SIMMAP creates a stochastic simulation of discrete character trait evolution on a phylogenetic tree. This is a realization from the Bayesian posterior distribution of possible transitions given the tip data and the tree.
A) Stochastic simulation under a given model
B) Infer the stochastic model
a) Should implement an arbitrary size finite state Markov model
b) Should provide fast visualization or realizations3 votes
It is often desirable to divide continuous data into multiple discrete classes to explore certain hypotheses and leverage certain methods that can't be applied directly to continuous data. This is often done relatively arbitrarily.
A simple version of the method would break the data into a user-determined number of groups. A more sophisticated approach would attempt to estimate the number of clusters. By using model-based approaches, this could be done in a maximum-likelihood or Bayesian manner.0 votes
Dividing data into K partitions by maximum likelihood is now implemented. Also implemented a bootstrap function for the partitioning.
Currently ancestral state reconstruction for continuous characters is done only in Brownian motion. OUCH will estimate the root node but not the ancestral states of all internal nodes under OU and multi-OU models.1 vote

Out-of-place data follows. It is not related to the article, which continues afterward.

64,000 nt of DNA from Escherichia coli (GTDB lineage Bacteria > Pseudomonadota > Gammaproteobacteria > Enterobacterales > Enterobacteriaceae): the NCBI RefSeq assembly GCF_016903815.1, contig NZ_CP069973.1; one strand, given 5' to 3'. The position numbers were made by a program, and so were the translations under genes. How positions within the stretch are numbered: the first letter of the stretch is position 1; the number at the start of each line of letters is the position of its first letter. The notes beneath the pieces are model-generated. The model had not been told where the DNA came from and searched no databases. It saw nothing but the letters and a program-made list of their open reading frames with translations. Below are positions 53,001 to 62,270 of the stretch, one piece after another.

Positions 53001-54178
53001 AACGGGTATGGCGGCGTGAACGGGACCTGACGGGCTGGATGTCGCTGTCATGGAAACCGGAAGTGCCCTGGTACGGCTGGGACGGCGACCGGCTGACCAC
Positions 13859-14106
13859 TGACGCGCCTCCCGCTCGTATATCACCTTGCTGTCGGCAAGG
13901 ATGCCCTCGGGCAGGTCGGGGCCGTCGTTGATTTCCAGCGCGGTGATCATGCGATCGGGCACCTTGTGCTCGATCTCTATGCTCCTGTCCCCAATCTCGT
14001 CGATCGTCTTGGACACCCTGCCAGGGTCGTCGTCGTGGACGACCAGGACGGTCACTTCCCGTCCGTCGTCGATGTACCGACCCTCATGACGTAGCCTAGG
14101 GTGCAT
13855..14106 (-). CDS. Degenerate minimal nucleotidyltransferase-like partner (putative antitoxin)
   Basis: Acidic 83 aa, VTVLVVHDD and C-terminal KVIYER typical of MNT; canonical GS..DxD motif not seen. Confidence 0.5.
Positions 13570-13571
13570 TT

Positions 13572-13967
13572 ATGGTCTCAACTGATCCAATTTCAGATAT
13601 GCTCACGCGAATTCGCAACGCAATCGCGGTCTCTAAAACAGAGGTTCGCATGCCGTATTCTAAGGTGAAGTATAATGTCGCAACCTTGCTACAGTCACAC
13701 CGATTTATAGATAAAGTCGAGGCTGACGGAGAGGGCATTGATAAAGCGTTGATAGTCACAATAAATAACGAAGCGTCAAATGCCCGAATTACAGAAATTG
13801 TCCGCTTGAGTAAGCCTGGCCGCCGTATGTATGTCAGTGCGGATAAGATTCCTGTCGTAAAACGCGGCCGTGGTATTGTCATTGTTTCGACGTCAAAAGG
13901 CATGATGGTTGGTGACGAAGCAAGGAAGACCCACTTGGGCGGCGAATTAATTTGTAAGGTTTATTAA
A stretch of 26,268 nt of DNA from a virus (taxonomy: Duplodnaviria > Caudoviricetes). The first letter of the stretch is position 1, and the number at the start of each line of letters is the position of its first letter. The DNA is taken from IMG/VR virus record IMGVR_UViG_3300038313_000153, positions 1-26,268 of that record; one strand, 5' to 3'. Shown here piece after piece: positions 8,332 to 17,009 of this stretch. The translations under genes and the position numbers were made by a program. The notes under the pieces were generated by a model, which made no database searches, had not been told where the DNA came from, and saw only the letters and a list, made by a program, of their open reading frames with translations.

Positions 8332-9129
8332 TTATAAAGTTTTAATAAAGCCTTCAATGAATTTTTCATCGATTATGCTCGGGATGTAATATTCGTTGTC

Brownie and OUCH both take a "painted tree" to indicate which branches of the phylogeny operate under the same regime (assigned the same color). Different colors indicate different selective regimes. simmap can be used to infer possible paintings, (as can parsimony reconstruction), but it would be preferable to have the painting inferred as part of the model fitting of the OU models, directly from the data.0 votes
This is one of the primary goals of my thesis proposal. The full approach is outlined in the notebook, involving calculating the joint probability of the hybrid discrete-continuous model directly. Meanwhile, I’m attempting an inverse approach that generates a distribution of paintings first, then does the continuous inference.
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